I want to plan an adoption, not "put my baby up for adoption.”

Sometimes it helps to talk to friends and family.

We know that telling your family and friends about your pregnancy may be the hardest thing you’ll ever do. And the longer you wait, the harder it may become. The Cradle is here to support you.

Our adoption counselors can help you prepare and be part of the conversation with your family and friends. As worried as you may be about their reaction, there are some important reasons why you may want to talk with family and friends about your pregnancy. Friends and family may be able to help you:  

  • think through your options
  • receive physical, emotional or financial support
  • obtain necessary medical care
  • prepare for birth

Before you talk with your family or friends, think carefully about what you want to say and how you want to say it.

We suggest the following tips:

Collect information on all of your options to show that you understand the seriousness of the situation and that you want to make an informed, thoughtful decision. The Cradle offers many resources on our website or feel free to contact us at any time for personal attention.

Jot down your feelings about your pregnancy, your future and the baby. Writing things down will help you sort out your feelings as well as be a handy reference during your talk.

If you’ve already shared your news with someone, consider having this person by your side during your talk. A support person can give you confidence and add a voice of reason to a difficult conversation.

Be prepared for any number of responses from your family and friends. Like you, their emotions may range from joy to sadness--and you already know that they’ll be surprised. Practice how you’ll react by talking with a Cradle counselor or trusted source first.

Consider talking to your parents, other family members or friends separately. Everyone will have a different reaction. As you begin to share your news, you will get used to different reactions and become more comfortable with your responses. And you’ll likely find more support along the way.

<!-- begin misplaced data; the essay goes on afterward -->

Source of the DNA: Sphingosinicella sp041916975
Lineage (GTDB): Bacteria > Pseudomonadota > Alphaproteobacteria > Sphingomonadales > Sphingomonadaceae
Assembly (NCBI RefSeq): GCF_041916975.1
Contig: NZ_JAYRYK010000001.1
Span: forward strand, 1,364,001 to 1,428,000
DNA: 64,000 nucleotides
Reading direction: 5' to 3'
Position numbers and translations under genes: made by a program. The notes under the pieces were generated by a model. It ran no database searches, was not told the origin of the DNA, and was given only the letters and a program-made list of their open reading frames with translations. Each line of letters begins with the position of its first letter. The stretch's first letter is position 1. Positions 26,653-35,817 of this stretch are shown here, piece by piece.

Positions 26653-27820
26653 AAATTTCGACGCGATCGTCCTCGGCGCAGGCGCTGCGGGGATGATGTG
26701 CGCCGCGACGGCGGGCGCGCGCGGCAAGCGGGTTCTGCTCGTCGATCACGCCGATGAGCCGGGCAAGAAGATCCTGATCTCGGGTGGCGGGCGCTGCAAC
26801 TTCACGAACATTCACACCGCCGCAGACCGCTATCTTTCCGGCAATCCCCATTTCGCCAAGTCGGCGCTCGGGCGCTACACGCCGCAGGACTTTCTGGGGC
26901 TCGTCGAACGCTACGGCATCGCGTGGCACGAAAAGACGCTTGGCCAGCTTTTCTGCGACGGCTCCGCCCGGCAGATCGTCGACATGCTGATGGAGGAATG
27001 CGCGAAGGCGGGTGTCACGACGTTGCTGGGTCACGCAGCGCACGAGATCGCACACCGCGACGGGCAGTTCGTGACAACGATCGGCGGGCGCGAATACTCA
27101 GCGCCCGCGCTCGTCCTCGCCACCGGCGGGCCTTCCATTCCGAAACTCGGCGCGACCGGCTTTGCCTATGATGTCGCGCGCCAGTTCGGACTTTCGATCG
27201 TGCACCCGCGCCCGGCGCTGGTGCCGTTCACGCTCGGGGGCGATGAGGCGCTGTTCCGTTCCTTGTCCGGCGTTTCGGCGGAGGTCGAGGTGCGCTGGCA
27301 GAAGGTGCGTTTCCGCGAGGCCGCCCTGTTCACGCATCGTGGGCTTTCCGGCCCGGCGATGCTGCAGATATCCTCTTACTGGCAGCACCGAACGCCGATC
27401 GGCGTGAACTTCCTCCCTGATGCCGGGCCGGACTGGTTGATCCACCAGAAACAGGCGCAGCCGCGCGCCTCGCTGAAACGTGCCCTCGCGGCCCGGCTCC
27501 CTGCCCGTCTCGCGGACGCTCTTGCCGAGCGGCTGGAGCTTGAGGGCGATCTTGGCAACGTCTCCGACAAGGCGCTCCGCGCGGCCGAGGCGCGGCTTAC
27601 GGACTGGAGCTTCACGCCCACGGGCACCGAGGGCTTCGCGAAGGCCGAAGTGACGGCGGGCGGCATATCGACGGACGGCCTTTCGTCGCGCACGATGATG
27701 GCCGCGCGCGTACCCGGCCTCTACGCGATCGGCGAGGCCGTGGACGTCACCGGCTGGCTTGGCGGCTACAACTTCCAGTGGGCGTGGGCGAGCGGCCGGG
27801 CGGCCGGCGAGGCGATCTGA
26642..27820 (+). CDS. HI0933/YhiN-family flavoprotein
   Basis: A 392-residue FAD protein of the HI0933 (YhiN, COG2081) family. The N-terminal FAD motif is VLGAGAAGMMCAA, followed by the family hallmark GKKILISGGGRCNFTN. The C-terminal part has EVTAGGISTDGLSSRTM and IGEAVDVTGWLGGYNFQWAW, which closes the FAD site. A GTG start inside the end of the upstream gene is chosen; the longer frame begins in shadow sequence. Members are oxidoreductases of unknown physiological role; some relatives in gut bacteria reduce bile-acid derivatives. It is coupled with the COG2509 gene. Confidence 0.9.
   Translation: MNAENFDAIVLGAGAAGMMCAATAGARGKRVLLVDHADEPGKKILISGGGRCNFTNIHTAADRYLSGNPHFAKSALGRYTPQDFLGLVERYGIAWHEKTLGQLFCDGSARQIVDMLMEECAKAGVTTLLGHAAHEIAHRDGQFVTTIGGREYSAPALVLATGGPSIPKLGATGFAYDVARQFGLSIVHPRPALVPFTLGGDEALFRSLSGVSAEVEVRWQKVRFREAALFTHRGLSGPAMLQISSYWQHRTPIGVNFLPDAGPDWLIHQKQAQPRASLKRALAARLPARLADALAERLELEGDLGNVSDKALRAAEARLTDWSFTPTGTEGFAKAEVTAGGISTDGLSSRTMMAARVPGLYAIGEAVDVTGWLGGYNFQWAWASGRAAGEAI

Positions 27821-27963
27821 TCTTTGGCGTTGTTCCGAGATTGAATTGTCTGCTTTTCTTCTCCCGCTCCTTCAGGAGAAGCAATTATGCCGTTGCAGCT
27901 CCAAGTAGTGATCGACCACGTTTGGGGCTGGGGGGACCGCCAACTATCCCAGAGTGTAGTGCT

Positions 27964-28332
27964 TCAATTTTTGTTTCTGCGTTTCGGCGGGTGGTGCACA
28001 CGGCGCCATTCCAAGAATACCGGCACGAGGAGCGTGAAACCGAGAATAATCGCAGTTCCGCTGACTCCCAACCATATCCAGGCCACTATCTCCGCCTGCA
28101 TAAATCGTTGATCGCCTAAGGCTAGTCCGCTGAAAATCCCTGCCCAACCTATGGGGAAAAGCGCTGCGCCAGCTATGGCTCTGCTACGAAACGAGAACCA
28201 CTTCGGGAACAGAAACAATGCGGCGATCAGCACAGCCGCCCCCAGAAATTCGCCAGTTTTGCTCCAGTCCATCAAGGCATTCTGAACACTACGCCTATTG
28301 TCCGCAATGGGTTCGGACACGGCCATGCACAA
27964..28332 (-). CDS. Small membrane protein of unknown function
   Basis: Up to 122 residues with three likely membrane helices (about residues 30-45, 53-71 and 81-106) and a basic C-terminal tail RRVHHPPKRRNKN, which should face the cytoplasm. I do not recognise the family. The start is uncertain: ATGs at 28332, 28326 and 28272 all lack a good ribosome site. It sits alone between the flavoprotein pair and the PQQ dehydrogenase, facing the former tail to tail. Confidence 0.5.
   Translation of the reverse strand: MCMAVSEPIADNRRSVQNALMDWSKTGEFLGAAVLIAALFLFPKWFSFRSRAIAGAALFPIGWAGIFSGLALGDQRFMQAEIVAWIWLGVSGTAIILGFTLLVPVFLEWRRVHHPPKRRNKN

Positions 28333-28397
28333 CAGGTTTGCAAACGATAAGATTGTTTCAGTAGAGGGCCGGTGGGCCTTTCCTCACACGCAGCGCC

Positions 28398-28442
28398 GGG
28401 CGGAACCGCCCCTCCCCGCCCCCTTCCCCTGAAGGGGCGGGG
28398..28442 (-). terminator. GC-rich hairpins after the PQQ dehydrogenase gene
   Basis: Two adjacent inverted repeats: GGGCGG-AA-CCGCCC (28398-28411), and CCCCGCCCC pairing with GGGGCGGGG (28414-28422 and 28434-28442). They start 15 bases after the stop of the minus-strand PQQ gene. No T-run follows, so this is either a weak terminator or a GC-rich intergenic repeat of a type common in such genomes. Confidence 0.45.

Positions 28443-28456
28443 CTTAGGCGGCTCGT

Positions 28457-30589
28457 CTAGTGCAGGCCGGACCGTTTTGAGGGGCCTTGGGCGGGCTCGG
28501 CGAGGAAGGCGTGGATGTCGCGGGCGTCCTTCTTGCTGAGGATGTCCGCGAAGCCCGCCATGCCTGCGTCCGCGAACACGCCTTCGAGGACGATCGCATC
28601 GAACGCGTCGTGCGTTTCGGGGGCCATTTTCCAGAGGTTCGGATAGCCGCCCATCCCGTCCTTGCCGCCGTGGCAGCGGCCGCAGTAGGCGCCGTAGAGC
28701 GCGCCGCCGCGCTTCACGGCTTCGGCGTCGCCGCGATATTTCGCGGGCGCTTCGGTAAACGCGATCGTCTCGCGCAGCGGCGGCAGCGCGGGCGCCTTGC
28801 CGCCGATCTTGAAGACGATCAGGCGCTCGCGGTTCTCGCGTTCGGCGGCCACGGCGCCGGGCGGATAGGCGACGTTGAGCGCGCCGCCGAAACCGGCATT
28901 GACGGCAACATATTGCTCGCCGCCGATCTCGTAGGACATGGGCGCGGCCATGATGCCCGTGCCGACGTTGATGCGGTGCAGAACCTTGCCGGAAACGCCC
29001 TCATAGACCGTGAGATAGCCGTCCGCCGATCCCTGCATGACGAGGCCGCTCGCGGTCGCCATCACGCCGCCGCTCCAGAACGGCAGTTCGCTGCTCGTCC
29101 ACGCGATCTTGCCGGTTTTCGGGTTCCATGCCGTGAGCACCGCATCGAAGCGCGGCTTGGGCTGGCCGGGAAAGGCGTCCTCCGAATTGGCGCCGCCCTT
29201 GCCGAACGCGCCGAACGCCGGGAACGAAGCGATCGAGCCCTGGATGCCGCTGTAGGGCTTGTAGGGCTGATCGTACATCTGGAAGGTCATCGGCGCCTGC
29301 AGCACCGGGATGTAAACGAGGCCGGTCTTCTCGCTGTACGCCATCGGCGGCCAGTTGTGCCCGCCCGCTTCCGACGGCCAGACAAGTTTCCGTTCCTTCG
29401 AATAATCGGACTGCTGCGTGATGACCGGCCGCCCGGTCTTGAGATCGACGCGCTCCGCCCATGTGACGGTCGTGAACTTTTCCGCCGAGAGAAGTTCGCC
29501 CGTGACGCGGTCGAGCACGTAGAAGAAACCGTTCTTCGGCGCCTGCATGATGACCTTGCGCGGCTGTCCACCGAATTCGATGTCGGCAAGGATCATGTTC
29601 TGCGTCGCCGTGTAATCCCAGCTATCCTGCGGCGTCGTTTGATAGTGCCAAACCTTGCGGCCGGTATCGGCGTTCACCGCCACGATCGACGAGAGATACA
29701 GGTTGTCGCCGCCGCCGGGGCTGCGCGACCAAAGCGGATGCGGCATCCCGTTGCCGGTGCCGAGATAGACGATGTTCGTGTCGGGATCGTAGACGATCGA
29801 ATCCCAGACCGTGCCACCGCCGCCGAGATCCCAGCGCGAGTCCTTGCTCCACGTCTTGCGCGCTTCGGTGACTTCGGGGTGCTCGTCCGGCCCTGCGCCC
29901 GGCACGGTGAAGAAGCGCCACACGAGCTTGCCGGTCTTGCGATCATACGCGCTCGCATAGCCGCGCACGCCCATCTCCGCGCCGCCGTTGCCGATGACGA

Throughout this time, the Cradle is here to support you.

Lisa's Family Reacts to Her Open Adoption Decision

Video Transcript

Lisa: I was 18-years-old, in college, Augustana college. And shortly after I started, I got pregnant. I made a phone call to my mom on my way to chemistry class that I was pregnant and she did not take it very well at all. And shortly after I got a call from both my parents. We were talking on the phone about what we needed to do about the situation. So we went back and forth and argued, and they obviously wanted me to choose some other options like parenting. That was pretty much the only other option, was to just parent.

My parents after I'm telling them I’m looking into adoption, they are not very comfortable with it. My extended family is really weary of all this. How can you give your kid to somebody else? We don’t do that. I’ll raise your baby, this that and the other. I got extended family being like well I’ll take, I’ll take him, I’ll take him - this that and the other. And I was like no, you’re not really set up for this either.

And I wasn’t really being supported by anyone through all of this, at the time. And I understand because nobody in our family had ever gone through this process. You get pregnant you either keep your child or you abort your baby. So this was like new waters for everybody. So that’s how they chose to react.

To be honest, it took, I would say, a good two years for everybody to be at ease and at peace with the decision. And it took some serious conversations and some yelling at, and some arguments, you know. But I know that they are okay with it now, definitely. But it took a couple of years for them to see that this was the best choice for John Miles. This is the best option for him. And I think that’s something that I had to continue to remind my family, I had to continue to tell myself. I would have loved to have kept him for myself for my own selfish reasons. This is my child, you know, he came from me. I would have loved to have raised him myself. But would he have had the life that he deserves? No, and I did not want anything less for him other than the life that he deserves. And so once my family was able to see that, then they were able to really appreciate and understand that this was a good decision. But it definitely did not happen throughout any of that process. It took some years.